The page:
RSPB Mersehead Recent Sightings 3rd - 9th November 2018
It‘s been a very wet week here at Mersehead… but the ducks, geese and waders have been loving it!
On Monday we had our 5th Wetland Bird Survey of the season with great numbers of ducks feeding in front of the hides, and in the flooded field just past the woodland trail. 479 teal were counted, as well as 541 pintail, 400 of which flew in just as we were finishing the survey from Bruaich hide. This is our peak pintail count since we recorded 741 individuals in December 2013. Another fantastic sight during our survey from Bruaich was assisting to the gracious splashdown of 13 whooper swans. Other bird recorded during the Wetland Bird Survey included 5617 Barnacle geese (with the leucistic barnie in amongst them), 810 Dunlin, 531 lapwing, 155 oystercatcher, 121 golden plover, 104 wigeon, 62 mallard, 55 curlew, 44 ringed plover, 26 shoveler, 11 snipe, 3 tufted duck, 2 shelduck and 2 little grebe.
Pintail, photo credit: Ben Hall
An interesting particularity observed during this week’s WEBs is how busy “compartment 12” is at the moment. On top of the 3130 barnies counted in this field alone, wigeons, teals, pintails and lapwings were also dotted around. This is very encouraging as we manage compartment 12 for barnacle geese. It was reseeded and then grazed over the summer to accommodate barnies this winter. You can come have a look for yourself and see hundreds or even thousands of barnies if you are lucky. This field is right at the end of the long straight track before you turn left to visit Meida hide, or turn right to reach the beach via the woodland path. Be careful as you approach the gate, although barnies have gotten used to human contact after having spent a couple of months along the Solway, they can still be easily frightened!
Barnacle geese, photo credit: Jenny Tweedie
Few bird watchers and visitors were brave enough to face the adverse weather conditions this week, but those who muster the courage and managed to make it past the flooded road were in for a treat! Wheatears were reported again along the beach, a kingfisher and a goldeneye duck were spotted from Bruaich, a bullfinch was seen just outside the Sulwath centre, a bramblings made multiple appearances on the table feeder outside the visitor centre Last but not least, a “ringtail” hen harrier was observed over at West Preston and from Bruaich hide. Ringtail refers to the female’s white rump and long barred tail contrasting with it’s brown body.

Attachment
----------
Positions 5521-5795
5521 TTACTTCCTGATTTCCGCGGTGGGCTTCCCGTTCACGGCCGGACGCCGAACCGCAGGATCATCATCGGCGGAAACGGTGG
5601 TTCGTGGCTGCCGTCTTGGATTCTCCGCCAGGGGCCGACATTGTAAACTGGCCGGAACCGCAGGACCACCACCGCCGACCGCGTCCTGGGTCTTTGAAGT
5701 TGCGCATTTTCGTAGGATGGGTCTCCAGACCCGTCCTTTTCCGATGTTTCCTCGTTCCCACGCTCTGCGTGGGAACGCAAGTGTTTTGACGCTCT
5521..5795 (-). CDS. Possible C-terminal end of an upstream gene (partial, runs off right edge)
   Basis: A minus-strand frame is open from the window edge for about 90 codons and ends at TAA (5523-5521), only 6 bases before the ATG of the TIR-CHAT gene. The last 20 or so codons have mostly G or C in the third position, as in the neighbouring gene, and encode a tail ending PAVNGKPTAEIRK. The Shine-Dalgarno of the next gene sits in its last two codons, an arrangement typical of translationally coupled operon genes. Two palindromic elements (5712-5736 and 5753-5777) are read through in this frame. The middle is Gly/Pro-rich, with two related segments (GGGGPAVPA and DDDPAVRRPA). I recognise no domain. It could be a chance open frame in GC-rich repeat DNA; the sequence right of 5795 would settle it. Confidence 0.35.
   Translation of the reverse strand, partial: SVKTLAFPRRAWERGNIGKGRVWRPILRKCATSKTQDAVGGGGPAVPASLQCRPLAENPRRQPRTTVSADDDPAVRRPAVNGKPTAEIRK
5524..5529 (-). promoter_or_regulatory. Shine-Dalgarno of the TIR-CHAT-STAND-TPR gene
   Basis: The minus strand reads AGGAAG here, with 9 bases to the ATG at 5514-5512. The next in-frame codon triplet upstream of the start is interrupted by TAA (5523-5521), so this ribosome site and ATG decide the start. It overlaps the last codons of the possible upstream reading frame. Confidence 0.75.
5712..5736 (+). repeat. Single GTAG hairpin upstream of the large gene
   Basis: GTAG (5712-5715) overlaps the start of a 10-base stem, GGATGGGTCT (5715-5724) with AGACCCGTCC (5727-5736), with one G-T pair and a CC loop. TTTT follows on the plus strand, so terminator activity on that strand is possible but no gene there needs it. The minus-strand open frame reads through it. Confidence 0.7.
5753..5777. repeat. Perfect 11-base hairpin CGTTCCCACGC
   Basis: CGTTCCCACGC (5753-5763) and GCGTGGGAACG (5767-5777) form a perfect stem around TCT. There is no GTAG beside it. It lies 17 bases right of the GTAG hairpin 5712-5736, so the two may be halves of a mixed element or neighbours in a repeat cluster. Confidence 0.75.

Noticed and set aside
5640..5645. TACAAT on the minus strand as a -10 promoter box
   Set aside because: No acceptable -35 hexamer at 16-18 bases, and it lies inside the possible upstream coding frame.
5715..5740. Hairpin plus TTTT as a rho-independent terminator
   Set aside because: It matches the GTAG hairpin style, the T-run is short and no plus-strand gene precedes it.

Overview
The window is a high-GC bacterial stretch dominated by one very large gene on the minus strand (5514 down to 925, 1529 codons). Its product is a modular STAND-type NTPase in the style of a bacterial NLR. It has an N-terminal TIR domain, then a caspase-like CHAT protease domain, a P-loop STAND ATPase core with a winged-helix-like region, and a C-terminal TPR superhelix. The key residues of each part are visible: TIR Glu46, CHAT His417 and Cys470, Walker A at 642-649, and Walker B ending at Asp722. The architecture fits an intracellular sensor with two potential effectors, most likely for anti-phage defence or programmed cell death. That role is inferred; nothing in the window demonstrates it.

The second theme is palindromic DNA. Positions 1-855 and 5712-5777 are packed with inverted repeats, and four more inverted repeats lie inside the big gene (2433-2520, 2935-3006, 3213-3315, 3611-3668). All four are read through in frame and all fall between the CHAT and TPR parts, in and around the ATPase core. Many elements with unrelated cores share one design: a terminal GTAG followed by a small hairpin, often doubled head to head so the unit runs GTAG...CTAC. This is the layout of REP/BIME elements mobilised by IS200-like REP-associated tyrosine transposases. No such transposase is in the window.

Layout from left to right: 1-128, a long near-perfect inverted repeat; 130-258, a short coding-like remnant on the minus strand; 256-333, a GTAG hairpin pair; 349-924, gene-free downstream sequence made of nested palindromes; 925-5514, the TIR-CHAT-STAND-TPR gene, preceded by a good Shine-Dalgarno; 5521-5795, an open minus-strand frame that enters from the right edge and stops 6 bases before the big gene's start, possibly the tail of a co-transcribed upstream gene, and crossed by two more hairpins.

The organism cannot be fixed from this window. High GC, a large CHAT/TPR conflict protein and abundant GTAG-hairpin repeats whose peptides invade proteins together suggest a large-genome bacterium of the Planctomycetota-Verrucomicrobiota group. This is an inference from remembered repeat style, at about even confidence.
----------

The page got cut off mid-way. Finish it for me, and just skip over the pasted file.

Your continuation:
Ringtail hen harrier, photo credit: Mark Thomas (rspb-images.com)
Finally, visitors on Tuesday might have been surprised to come across a crowd of volunteers frantically taking down part of the hedge along the path to Bruaich hide. We have started cutting back “Japanese rose”, which is an Eastern Asia invasive species that out-compete native species, leading to biodiversity loss.
That’s it for this week, it was a wet one but we are looking forward to the weekend and next week as the weather forecast looks very promising. It should be a great time to come and visit our reserve!
Mathieu Burtschell- Trainee Warden.
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